Page:The Bostonians (London & New York, Macmillan & Co., 1886).djvu/437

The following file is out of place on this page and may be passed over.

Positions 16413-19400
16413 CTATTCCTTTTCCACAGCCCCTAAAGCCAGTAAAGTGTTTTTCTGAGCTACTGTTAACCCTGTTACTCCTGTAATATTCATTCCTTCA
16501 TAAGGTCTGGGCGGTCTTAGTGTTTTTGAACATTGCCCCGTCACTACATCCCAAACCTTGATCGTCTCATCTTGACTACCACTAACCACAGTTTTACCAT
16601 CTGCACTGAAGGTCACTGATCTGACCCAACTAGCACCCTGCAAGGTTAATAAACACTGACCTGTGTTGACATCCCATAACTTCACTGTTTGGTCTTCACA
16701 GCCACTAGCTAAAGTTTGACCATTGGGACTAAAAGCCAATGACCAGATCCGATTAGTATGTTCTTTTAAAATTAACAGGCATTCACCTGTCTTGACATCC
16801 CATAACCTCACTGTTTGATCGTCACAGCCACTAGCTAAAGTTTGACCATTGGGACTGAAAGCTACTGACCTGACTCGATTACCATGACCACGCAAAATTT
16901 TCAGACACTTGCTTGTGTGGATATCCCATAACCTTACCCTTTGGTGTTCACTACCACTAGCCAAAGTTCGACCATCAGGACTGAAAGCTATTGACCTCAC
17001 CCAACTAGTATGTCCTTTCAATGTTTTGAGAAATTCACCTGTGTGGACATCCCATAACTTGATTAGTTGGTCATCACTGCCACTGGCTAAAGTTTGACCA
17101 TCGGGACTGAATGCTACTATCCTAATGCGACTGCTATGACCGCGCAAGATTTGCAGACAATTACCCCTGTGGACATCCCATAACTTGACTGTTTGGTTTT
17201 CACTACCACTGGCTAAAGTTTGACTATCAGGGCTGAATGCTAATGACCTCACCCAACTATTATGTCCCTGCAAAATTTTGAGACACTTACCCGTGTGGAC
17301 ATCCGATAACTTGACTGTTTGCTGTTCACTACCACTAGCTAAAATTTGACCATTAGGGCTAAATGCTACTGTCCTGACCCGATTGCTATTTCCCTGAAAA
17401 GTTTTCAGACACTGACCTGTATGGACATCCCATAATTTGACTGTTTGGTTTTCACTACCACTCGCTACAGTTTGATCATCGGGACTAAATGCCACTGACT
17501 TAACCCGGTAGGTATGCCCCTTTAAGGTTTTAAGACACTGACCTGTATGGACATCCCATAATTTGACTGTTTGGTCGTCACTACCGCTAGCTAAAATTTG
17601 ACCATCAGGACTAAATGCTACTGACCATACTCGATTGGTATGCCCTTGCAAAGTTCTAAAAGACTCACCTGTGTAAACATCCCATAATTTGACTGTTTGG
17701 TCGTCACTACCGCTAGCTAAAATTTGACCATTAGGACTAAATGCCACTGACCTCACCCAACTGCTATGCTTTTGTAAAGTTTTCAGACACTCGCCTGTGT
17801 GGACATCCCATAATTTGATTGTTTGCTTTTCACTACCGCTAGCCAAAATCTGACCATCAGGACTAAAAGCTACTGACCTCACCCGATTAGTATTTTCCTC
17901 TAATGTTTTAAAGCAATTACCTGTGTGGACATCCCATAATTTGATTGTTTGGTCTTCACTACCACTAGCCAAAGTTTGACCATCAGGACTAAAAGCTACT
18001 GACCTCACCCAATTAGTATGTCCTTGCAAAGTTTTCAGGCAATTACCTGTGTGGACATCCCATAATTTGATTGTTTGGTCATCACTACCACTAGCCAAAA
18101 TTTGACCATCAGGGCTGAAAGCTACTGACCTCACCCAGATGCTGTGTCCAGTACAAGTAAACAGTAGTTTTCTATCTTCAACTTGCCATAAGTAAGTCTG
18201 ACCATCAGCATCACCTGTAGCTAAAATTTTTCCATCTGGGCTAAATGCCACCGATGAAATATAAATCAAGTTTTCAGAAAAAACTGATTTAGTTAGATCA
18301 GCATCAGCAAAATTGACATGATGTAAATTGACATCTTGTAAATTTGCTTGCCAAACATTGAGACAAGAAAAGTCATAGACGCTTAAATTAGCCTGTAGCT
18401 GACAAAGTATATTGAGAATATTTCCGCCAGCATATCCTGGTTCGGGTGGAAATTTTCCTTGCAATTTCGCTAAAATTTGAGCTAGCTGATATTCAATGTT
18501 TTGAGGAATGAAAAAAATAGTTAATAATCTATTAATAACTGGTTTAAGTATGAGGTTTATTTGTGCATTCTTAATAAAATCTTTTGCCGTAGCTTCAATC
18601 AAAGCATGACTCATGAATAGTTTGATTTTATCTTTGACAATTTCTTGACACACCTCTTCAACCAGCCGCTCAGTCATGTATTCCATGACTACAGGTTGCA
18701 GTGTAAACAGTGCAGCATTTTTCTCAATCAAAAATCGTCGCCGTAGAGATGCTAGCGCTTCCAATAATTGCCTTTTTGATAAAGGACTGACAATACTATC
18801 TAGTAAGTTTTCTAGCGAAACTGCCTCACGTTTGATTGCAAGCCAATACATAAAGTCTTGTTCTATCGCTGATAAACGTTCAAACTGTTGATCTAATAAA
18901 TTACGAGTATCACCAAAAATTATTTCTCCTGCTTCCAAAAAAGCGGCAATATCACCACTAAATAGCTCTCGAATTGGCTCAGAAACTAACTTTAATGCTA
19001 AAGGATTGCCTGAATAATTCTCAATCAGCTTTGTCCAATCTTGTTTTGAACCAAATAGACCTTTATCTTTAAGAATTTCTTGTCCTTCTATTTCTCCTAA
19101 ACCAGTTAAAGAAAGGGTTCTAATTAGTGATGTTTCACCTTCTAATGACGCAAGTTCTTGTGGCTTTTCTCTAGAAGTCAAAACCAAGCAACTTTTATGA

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He walked about for the next two hours, walked all over Boston, heedless of his course, and conscious only of an unwillingness to return to his hotel and an inability to eat his dinner or rest his weary legs. He had been roaming in very much the same desperate fashion, at once eager and purposeless, for many days before he left New York, and he knew that his agitation and suspense must wear themselves out. At present they pressed him more than ever; they had become tremendously acute. The early dusk of the last half of November had gathered thick, but the evening was fine and the lighted streets had the animation and variety of a winter that had begun with brilliancy. The shop-fronts glowed through frosty panes, the passers bustled on the pavement, the bells of the street-cars jangled in the cold air, the newsboys hawked the evening-papers, the vestibules of the theatres, illuminated and flanked with coloured posters and the photographs of actresses, exhibited seductively their swinging doors of red leather or baize, spotted with little brass nails. Behind great plates of glass the interior of the hotels became visible, with marble-paved lobbies, white with electric lamps, and columns, and Westerners on divans stretching their legs, while behind a counter, set apart and covered with an array of periodicals and novels in paper covers, little boys, with the faces of old men, showing plans of the play-houses and offering librettos, sold orchestra-chairs at a premium. When from time to time Ransom paused at a corner, hesitating which way to drift, he looked up and saw the stars, sharp and near, scintillating over the town. Boston seemed to him big and full of nocturnal life, very much awake and preparing for an evening of pleasure.